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Патент USA US3078379

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Feb. 19, 1963
Original Filed Nov. 20, 1957
' [59/25 41/
Maw/y Mia-Arr)’
akaw j
A77 A273‘
United States Patent O??ce
Patented ii'eio. it}, 1963
tive ?lm thereby increasing the brightness and de?nition
of the resulting negative.
Still ‘another object of the invention is to provide means
whereby the width of the exposure slit of a strip type
camera being used to photograph dimly illuminated
Beatty, Dayton, @hio,
assignor to the United
Air Force
of America as represented by the ?ecretary oi’
Original application Nov. MB, 1957, Ser. No. 697,755, new
Patent No. 3,tl45,lll7, dated .l'uly 17, 1962. Divided
and this application Jan. 18, 196i),
No. 3,215
2 {Claims (Qt. 25tl-65)
(Granted under Title 35, US. Code (19532), sec. 266)
objects may be substantially reduced and yet result in a
negative of suf?cient density and contrast. This considera
tion is particularly important during night reconnaissance
?ights when photographing terrain using only the avail
able moonlight or starlight for illumination.
These and other objects, features and advantages will
become more apparent after considering the following
‘detailed description taken in connection with the annexed
The invention described herein may be manufactured
and used by or for the United States Government tor
governmental purposes Without payment to me of any
royalty thereon.
This invention forms a division ‘of my co<pending ap
plication, Serial No. 697,755, ?led November 20, 1957,
drawing wherein:
FlG. 1 is a cross-sectional view of the photosensitive
film with the intensifying laminae attached as well as
now Patent 3,045,117 issued July 17, 1962. The inven
a schematic diagram of the electrical circuits involved in
tion relates to a method of photographing objects under
accelerating the electrons;
conditions of low level illumination. More particularly,
FIG. 2 is a top diagrammatic view showing the ex
‘the invention is concerned with the night aerial photog 20 posure slit and the electrical connections to the intensity
raphy of ground objects from relatively high and fast
ing laminae and to the electromagnetic means for pre
flying aircraft using only the normal available illumina
tion of moonlight and starlight.
In the practice of night aerial photography for recon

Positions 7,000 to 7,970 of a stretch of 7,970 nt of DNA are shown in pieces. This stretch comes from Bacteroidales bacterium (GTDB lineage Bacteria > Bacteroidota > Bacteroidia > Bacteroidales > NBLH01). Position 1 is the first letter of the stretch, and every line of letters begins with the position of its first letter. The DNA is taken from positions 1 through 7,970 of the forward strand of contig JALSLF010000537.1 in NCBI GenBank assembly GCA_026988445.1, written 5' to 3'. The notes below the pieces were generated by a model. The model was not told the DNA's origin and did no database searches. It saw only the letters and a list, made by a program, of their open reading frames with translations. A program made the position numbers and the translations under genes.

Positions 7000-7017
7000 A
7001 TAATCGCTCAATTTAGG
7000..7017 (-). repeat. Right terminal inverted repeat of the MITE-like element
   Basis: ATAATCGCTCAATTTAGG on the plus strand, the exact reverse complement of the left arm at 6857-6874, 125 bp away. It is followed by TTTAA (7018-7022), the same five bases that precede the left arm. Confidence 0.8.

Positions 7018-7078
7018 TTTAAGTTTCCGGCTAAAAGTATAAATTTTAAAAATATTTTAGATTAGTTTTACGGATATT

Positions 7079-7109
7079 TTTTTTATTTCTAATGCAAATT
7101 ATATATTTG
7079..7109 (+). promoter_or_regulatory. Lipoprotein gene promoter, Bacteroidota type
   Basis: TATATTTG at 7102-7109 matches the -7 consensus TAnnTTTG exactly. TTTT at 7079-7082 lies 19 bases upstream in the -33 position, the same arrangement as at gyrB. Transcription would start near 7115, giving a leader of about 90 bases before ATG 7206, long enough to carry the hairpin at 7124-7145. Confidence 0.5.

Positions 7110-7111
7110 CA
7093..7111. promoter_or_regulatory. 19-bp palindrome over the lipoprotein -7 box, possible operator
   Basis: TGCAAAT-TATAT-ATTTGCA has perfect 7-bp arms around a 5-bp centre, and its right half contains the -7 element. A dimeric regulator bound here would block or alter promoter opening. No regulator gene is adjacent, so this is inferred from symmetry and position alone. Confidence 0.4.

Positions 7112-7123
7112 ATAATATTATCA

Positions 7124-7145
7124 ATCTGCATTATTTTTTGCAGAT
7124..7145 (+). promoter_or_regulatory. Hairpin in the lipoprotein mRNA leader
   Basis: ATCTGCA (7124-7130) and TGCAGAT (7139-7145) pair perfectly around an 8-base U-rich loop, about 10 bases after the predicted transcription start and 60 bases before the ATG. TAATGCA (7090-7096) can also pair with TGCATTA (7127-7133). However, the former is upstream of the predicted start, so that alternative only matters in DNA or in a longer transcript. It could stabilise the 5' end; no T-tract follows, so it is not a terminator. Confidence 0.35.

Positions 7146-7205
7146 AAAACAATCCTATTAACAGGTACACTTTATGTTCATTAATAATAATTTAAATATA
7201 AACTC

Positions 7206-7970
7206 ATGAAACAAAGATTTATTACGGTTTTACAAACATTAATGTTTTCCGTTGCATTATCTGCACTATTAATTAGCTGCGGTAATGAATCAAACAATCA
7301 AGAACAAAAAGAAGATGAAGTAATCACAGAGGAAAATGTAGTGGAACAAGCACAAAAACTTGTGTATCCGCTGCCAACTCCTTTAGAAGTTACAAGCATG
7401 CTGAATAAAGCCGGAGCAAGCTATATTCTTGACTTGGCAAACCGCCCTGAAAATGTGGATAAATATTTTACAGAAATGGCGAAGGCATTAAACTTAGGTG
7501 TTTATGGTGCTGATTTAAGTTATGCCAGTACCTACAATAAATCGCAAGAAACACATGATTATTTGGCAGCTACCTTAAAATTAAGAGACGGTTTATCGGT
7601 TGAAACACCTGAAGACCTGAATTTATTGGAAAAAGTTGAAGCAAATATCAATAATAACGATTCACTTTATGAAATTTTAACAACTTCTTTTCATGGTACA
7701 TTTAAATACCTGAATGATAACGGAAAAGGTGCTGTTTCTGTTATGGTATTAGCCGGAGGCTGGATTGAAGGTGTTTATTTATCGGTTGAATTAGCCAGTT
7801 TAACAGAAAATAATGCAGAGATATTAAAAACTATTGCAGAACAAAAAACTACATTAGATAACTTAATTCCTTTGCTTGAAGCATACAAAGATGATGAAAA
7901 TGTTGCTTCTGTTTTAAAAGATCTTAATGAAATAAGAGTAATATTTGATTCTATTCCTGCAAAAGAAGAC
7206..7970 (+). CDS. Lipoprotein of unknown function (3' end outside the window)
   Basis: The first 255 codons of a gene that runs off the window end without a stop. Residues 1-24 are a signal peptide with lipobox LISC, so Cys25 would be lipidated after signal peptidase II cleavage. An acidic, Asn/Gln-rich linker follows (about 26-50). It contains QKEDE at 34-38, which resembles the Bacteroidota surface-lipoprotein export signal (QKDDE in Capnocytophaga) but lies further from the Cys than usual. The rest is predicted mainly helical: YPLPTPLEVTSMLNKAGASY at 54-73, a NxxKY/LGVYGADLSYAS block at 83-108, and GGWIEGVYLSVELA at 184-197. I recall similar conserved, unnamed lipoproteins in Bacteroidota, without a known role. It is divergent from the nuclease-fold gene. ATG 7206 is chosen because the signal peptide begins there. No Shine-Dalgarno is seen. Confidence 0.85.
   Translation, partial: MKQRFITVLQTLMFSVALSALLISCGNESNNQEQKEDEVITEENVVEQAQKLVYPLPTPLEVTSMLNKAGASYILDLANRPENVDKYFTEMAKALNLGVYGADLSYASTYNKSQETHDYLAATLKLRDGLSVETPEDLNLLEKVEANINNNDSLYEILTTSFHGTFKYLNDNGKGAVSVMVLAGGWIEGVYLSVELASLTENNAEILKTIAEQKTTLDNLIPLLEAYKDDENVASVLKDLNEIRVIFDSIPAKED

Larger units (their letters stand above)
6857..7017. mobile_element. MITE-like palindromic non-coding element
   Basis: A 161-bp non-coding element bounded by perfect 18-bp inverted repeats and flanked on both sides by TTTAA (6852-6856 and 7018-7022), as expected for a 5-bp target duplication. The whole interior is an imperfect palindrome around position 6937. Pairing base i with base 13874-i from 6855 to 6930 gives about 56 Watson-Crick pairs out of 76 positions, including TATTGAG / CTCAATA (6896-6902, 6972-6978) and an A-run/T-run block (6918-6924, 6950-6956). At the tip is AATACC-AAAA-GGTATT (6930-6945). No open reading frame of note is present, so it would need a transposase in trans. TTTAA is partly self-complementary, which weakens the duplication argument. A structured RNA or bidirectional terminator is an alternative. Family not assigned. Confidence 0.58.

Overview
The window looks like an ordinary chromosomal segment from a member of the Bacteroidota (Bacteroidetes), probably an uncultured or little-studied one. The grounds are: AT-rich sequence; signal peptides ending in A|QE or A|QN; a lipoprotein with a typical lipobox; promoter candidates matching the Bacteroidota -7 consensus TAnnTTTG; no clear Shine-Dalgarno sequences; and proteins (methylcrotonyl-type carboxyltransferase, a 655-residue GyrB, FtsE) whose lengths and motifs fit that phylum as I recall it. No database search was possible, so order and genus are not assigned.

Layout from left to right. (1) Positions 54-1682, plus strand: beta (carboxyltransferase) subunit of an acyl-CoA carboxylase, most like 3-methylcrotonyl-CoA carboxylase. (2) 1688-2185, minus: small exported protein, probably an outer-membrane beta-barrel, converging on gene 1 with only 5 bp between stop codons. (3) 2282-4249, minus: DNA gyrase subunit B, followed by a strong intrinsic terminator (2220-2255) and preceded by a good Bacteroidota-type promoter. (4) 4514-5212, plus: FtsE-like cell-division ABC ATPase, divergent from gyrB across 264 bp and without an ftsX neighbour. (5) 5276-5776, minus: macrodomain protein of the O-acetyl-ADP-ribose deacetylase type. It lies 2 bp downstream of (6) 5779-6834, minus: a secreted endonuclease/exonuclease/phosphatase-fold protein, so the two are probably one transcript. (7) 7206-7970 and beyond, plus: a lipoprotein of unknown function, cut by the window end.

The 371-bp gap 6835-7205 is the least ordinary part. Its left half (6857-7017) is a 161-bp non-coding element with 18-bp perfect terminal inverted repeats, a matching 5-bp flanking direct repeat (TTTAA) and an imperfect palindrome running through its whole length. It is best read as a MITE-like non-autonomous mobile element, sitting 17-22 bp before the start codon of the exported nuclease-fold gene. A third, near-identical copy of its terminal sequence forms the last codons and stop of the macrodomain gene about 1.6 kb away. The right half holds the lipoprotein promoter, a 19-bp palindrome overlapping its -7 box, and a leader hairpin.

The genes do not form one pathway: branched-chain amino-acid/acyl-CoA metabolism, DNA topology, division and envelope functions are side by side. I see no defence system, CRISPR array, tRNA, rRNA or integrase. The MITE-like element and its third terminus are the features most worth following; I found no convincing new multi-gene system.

venting lateral spread of the moving electrons; and
FIG. 3 is a diagrammatic view showing the side eleva
tion of the camera along the line 3-3 of FIG. 2.
naissance, one of the major problems encountered is the
The publication “Television” by V. K. Zworykin and
‘lack of sui?cient illumination of the ground object to be
G. A. Morton published in 1940 by iohn Wiley and Sons,
photographed. One method of overcoming7 this problem
Inc, discusses in detail numerous photoemissive, sec
when using the strip type camera is to increase the width
ondary emissive, and cathodoluminescent materials which
of the exposure slit, thus allowing a longer ?lm exposure
are suitable .for utilization in the construction of the light
time in order to obtain negatives of satisfactory density. 30 amplifying portion of the present invention. Reference
However, any substantial widening of the slit results in a
is also made to said publication for information as to
marked decrease in resolution of the image and, conse
the value of the various positive potentials which are
quently, lacking in de?nition as well as sharpness. While
applied to the successive secondary emissive layers. As
an exposure slit of about .010 of an inch in Width is
noted in “Television,” supra, these potentials depend
ordinarily used for daytime photography, the present
on a number of factors and preferable positive potentials
practice is to use a slit one-half inch wide for night
are ones which produce the maximum secondary emission
ratios at the different laminae. Other construction de
The present invention provides a method whereby the
tails of the light ampli?er may be found in United States
Patent No. 2,594,740.
same narrow exposure slit of about .010 of an inch may
be used in night photography resulting in resolution and 40 Referring now to FIG. 1, which shows a crossnsec
sharpness equivalent to that obtained when photograph
tional View of the laminated structure of the combined
photosensitive ?lm rand intensifying laminate element 12,,
ing objects from the air in' the daytime. Using the same
type ?lm, such as Class N, and the same width exposure
slit (around .010 of an inch), negatives can be obtained
at night by moon-light or starlight which compare in
resolution and de?nition to those obtained in daytime
aerial photography, Where the light from the sun provides
the illumination. This is accomplished by amplifying
‘and intensifying the light from the dimly illuminated
object after it passes through the camera lens and before
it impinges on the ?lm to form the latent image. The